“Thank God I am not one of those,” is a prayer fewer and fewer Christians can pray about OTHER denominations. Remorselessly, like some demonic harvesting machine, more and more varieties of Christians have been swept up by scandal, mostly to do with leaders who prey upon their flocks.
First they came for the Catholics, then the televangelists, then the Southern Baptists in the United States, but instead of being like Martin Niemöller’s famous “first they came for …” list, which was about people who should have been stood up for in Nazi Germany, this is a list of terrible behaviour by Christian men, who cannot be defended.
Of the crisis now sweeping the Southern Baptists, one of their leaders, Albert Mohler, wrote: “We thought this was a Roman Catholic problem. The unbiblical requirement of priestly celibacy and the organized conspiracy of silence within the hierarchy helped to explain the cesspool of child sex abuse that has robbed the Roman Catholic Church of so much of its moral authority. When people said that Evangelicals had a similar crisis coming, it didn’t seem plausible – even to me. I have been president of The Southern Baptist Theological Seminary for twenty-five years. I did not see this coming.”
That was written after the downfall of several key leaders in 2018, and before a second tsunami hit this year – the uncovering of some 700 cases of sexual abuse by 263 church leaders, due to the hard work of the Houston Chronicle and the San Antonio Express-News.
This year, my tribe, conservative evangelical Anglicans, can join the list. The British version of Sydney Anglicanism, a group called “Reform”, is dealing with the exposure of a man called Jonathan Fletcher who for decades headed one of their key churches, Emmanuel Wimbledon (yes, near the tennis courts in south-east London).
Fletcher engaged in spanking young men on their naked buttocks with a sneaker and nude massages as part of his discipling (not discipline) of them. His behaviour is described in a public statement to a recent meeting of the Evangelical Ministry Assembly in London.
This behaviour was engaged in by several leaders in what is known as the Iwerne camping movement, a key part of upper-class evangelicalism in Britain. Public school boys (that is, from upper-class private schools) were evangelised through a holiday camp system. The Archbishop of Canterbury, Justin Welby, Alpha’s Nicky Gumbel and the late John Stott all were Iwerne boys – as were virtually all of the posher sort of English evangelical leaders. (That list includes possible victims rather than perpetrators.)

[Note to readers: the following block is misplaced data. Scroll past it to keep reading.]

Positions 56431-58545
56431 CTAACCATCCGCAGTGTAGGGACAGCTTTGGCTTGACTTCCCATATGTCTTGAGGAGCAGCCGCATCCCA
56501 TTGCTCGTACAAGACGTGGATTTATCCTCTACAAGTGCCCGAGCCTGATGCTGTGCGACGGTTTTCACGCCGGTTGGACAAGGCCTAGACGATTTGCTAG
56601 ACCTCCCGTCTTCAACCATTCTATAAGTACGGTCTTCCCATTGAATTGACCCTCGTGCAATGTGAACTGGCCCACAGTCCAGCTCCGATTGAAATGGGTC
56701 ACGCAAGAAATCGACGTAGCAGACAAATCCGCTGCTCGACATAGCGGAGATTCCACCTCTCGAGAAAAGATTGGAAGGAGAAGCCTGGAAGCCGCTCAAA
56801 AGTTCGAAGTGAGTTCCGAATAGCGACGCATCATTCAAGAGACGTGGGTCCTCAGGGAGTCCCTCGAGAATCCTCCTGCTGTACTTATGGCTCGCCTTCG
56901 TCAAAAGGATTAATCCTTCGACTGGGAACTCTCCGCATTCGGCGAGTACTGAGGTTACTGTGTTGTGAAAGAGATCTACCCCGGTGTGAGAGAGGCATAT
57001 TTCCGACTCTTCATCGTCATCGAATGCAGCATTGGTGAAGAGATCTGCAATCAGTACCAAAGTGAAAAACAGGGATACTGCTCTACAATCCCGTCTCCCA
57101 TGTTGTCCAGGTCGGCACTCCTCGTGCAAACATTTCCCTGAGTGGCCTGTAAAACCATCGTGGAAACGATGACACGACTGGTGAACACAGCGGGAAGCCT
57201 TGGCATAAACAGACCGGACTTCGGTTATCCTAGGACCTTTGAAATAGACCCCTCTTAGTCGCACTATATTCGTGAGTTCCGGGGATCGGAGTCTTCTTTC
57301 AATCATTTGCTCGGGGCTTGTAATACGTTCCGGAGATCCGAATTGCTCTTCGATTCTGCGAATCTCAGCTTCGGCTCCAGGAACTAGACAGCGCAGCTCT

A certain perpetrator is the late John Smyth QC, who was banished to South Africa by the Iwerne movement, only to continue his abuse. There are possibly four other leaders of the camps yet to be exposed.
Sydney Anglican leaders have been linked with Fletcher for a long time but the British evangelicals concealed the scandal – and the cover-up.
“We in Sydney have known Jonathan Fletcher for many years as a visiting preacher,” Mark Thompson, principal of Moore College, tells Eternity. “He was last invited to speak at Moore College during his visit to Australia in 2014. As principal, I only became aware of concerns surrounding other aspects of Jonathan’s ministry in January 2019, and of the details and extent of those concerns when they became public recently.”
That possibly came about because of the tragic plight of one Iwerne victim, Andy Lines, who, upon being appointed as a bishop to lead a conservative Anglican alternative to the Church of England, had to take a break.
“I have been coming to terms with elements of spiritual manipulation in my own life,” Andy Lines said in a statement released by GAFCON (Global Anglican Futures Conference) UK.
“It has been a very hard and painful process, requiring months of professional counselling for me to come to terms with what I have experienced. It took considerable time before the light went on, and has required lots of support during three months in Australia.
“However, I now realise the nature of what was happening. I have come to realise that this can happen to strong as well as vulnerable people. I have become aware that the particular manipulation and control I have experienced has been experienced by a number of others.”
It is now clear that Lines was a victim of Fletcher. Eternity is aware that several other key leaders in evangelical Anglicanism also came from the Wimbledon church, and may also be affected.
It was a bit of a mystery at the time why Lines was coming to Australia, soon after his appointment as a missionary bishop.
(GAFCON links conservative Anglicans and constitutes a majority of the world’s Anglicans.)
George Conger of Anglican Unscripted, a video newscast in the Anglican Church, has reported that the other international connections of GAFCON were also kept in the dark.
In a statement to the Church Times, Fletcher described his interactions as “lighthearted forfeits”. He added, “These sessions categorically do not have erotic or sexual overtones, and I have never coerced or intended to coerce anyone into an arrangement. If any have felt pressurised by me to do this, I apologise.”
Judgment, the Bible says, begins at the house of God (1 Peter 4:17). At a time when we may be tempted to point the finger at others outside the church, this Scripture is the one being fulfilled. Judgment is indeed coming to each of the various houses of God.